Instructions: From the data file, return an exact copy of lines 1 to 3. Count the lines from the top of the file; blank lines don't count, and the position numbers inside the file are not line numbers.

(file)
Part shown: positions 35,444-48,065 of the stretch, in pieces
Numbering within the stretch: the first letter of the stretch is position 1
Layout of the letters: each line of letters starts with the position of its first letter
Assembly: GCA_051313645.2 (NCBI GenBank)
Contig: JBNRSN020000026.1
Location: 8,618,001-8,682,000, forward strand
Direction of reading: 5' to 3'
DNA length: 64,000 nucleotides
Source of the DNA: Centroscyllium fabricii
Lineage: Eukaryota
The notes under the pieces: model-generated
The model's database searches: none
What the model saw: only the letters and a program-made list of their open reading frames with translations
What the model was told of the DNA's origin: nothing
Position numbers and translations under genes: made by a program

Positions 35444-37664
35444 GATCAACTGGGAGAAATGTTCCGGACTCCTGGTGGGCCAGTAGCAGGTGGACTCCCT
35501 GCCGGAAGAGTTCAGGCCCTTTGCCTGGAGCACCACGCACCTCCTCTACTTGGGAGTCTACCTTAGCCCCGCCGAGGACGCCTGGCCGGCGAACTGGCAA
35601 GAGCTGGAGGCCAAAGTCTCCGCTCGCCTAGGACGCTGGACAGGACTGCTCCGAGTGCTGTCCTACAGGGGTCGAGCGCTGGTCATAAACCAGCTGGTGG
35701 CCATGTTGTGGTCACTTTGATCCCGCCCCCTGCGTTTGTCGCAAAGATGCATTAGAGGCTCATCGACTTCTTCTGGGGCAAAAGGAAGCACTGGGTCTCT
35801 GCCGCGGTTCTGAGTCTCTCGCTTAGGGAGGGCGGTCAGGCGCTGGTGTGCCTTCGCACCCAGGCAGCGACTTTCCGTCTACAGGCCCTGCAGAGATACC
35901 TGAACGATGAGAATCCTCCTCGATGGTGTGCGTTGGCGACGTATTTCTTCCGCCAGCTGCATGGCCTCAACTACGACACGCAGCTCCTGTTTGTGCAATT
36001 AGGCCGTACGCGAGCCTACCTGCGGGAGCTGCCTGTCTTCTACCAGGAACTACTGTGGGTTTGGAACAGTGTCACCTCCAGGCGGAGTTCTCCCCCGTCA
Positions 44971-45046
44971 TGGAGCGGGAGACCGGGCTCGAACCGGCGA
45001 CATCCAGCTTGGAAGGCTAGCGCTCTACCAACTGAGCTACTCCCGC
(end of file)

Part shown: positions 35,444-48,065 of the stretch, in pieces
Numbering within the stretch: the first letter of the stretch is position 1
Layout of the letters: each line of letters starts with the position of its first letter